Tucked away in a nondescript warehouse in Montgomery County not far from the Valley Forge National Historical Park is an extensive collection of Americana that has been delighting visitors since opening in 2010. The unique assemblage of antiques, kitsch and pop art housed in an old B.F. Goodrich tire plant, spans 100,000 square feet and is owned by a mysterious man who eschews the limelight. "He prefers to remain anonymous to allow the collection to take the spotlight," said Treasure Tour Director Virginia Frey. Although the collection itself is whimsical, viewing it on a whim is not. Groups are favored, so a bit of pre-planning may be required in order to take the 90-minute tour. With that in mind, I suggest reaching out to others who may be similarly intrigued, like social meetup groups, for instance.
Music Collection Strikes a High Note with Visitors
Guides greet guests at the front door of the warehouse and lead them up a set of stairs to an expansive room containing one of the largest collections of mechanical music machines in the world.
(The “Encore Automatic Banjo” dates back to 1897)
Nickelodeons, calliopes, PianOrchestras, player pianos, dancehall organs and massive band hall organs all spring to life via a modern-day iPad operated by a tour guide. Colorful lights blinking in time with the music may conjure up an image of great-grandparents enjoying themselves at an amusement park or dance hall so many years ago.
Many guests express amazement at the pristine condition of the machines. The oldest of them, deemed the "Mills Violano-Virtuoso Double Violin," dates back to 1897 and is a beautiful piece of equipment. Those rich enough to part with five cents back then could observe the two violins playing a tune, with the assistance of small, electric-powered rollers manipulating the strings. The impressive invention struck quite a chord in the music world and was named one of the "Eight Great Inventions of the Decade," by the United States Patent Office. It was was just one of the curiosities displayed at the World's Fair in Seattle in 1909.
A two-tiered arranger's piano like the one below is on display and was owned by J. Lawrence Cook, one of the most prolific piano roll artists in history. The instrument was used to compose approximately 20,000 recordings.
A hulking piece of equipment will undoubtedly intrigue movie buffs. Guests can sit at the 2,500-pound machine and manipulate the piano-like pedals to produce up to 35 sounds like horns, bird tweets, train whistles and more. Only 100 of the rarities still survive and a dozen of them are owned by the mysterious collector.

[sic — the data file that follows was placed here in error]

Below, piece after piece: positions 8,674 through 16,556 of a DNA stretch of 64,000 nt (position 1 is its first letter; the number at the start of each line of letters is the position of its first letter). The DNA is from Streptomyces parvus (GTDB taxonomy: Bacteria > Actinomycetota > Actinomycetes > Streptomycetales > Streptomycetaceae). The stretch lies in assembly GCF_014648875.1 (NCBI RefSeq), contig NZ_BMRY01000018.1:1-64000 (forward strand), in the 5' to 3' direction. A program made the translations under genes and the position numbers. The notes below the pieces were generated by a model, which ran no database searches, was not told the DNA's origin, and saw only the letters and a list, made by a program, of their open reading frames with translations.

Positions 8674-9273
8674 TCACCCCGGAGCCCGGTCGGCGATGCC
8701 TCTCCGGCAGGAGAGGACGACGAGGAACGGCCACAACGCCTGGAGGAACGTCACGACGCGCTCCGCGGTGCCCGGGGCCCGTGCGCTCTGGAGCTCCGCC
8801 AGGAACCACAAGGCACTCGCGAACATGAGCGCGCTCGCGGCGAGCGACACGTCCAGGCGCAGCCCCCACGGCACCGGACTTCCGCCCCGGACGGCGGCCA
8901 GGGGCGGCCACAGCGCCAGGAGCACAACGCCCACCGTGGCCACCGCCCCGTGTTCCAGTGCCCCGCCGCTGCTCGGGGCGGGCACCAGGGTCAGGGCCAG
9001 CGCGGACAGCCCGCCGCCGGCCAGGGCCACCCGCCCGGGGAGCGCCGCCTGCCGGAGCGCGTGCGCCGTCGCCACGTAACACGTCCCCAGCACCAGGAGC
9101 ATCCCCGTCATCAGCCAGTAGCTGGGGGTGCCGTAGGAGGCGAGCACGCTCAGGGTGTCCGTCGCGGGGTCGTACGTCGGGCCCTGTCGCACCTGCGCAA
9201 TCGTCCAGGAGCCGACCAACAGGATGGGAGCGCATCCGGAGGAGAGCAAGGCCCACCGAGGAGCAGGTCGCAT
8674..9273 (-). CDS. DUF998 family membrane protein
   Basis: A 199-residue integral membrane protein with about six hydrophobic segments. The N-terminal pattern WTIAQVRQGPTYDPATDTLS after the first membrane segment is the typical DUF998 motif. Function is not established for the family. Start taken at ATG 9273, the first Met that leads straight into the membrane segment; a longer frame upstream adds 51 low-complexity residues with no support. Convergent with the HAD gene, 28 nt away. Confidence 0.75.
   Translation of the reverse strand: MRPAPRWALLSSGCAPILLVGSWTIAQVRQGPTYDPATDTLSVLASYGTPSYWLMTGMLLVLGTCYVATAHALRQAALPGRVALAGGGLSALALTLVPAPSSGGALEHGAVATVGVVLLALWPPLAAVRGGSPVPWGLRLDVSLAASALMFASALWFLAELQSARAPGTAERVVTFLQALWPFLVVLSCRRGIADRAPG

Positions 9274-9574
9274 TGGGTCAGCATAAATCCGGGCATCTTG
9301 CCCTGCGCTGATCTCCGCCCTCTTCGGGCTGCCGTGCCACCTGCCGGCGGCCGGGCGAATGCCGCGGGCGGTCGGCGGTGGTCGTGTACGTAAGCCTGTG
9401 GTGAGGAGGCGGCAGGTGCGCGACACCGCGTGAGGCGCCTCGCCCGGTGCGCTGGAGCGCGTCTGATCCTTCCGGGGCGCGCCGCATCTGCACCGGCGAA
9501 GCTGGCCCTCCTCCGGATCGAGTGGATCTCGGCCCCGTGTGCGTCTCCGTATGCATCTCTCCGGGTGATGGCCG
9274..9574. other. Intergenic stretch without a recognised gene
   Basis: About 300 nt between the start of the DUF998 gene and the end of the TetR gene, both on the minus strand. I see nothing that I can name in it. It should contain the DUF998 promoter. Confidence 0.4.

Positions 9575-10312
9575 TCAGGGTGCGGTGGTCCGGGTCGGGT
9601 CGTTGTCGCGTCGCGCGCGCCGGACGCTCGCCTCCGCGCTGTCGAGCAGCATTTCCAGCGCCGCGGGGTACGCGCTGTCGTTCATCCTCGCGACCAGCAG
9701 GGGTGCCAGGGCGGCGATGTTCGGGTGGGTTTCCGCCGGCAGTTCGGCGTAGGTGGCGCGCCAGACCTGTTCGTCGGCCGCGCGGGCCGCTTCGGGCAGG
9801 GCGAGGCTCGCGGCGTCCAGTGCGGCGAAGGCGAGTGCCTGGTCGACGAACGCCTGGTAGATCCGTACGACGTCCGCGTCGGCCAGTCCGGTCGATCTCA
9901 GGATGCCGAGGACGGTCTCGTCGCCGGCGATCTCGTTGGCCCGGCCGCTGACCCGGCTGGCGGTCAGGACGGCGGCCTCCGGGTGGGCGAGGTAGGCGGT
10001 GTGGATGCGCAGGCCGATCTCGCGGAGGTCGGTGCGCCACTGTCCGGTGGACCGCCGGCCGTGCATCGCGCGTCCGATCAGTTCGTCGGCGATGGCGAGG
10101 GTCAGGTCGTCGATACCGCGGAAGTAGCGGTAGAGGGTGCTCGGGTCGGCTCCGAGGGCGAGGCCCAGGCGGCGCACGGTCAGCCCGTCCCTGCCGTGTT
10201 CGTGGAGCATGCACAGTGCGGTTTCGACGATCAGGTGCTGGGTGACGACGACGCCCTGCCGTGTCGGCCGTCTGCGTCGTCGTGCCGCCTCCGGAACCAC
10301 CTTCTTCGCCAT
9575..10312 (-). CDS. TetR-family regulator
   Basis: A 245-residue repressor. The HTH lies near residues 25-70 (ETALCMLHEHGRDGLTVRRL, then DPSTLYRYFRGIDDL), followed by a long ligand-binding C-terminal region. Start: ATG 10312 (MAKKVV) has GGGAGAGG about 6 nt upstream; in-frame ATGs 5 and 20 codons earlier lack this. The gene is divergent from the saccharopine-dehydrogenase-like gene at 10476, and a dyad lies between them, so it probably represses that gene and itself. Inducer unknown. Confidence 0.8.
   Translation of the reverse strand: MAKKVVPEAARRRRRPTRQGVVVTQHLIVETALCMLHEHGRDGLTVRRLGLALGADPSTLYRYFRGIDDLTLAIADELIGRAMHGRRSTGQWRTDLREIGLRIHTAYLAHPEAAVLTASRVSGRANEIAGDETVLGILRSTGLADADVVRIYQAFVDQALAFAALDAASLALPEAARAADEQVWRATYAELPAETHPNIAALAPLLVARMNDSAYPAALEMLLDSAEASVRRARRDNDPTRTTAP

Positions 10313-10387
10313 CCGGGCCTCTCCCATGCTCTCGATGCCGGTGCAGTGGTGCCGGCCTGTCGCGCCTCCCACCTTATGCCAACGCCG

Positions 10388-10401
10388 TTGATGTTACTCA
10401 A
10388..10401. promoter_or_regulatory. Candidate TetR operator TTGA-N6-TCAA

A music collection would be incomplete without a selection of music boxes. Before being whisked off on a tram to the second half of the tour, guests are permitted to inspect a collection on loan from the International Music Box Society. The machines, which play through the use of punched paper, punched disks and pinned cylinders, predate electrically amplified music and the selection comes from various parts of the world.The one directly below hails from Bavaria.
Riding the Tram
During the second half of the tour, guests are whisked hither and yon through the warehouse, hardly knowing where to look first--up, down, side to side? Blink and you'll miss something. Car aficionados will enjoy the diverse selection of automobiles, ranging from the 1905 Franklin, to the 1905 Curved-Dash Oldsmobile, a 1914 Woods Mobilette, a 1914 Liberty Brush with wooden axles and a 1922 Stanley Steamer. And guests can only guess where the collector acquired the 1934 Buick, complete with bullet hole and suicide doors. A 1908 Sears Motorbuggy is interesting in that it was ordered via the famous "Sears Catalog" for $395 and arrived at customers' homes unassembled. A 1929 "Whippet" on display is a precursor to the modern-day Jeep and a 1909 ABC is one of only three known to exist. Early ads I discovered described the car as a "fine hill climber with speeds up to 35 miles per hour. Air or water cooled, with solid, or pneumatic tires."
The tram continues with a journey through the "toy box," revealing a jaw-dropping selection of old store "animatons," which come to life as the tram rolls down the aisles. A life-sized Steiff elephant waves its ears and clowns entertain the crowd around with jumps, flips and rolls. Carnival memorabilia, including calliopes and carousels activated by the guide, add to the festive atmosphere on this half of the tour.
It's hard to believe that only half of the collection is on display. The other half is currently in storage, according to Frey. "We are always adding new things to the collection so that people feel like it's a different tour each time they visit," she said.
Modern-day pieces also made their way into the collection. Whether it's a fiberglass cow by the name of Cowlamity Jane, a 20-foot-tall high-heeled pump from a since-cancelled cable show called "Wedding Central," a five-foot tall head of Albert Einstein, or a miniature tableau of pop icons made with found objects--one thing's for sure--it all seems to fit within the wacky and whimsical world within the warehouse.
To learn more, visit their website at this link.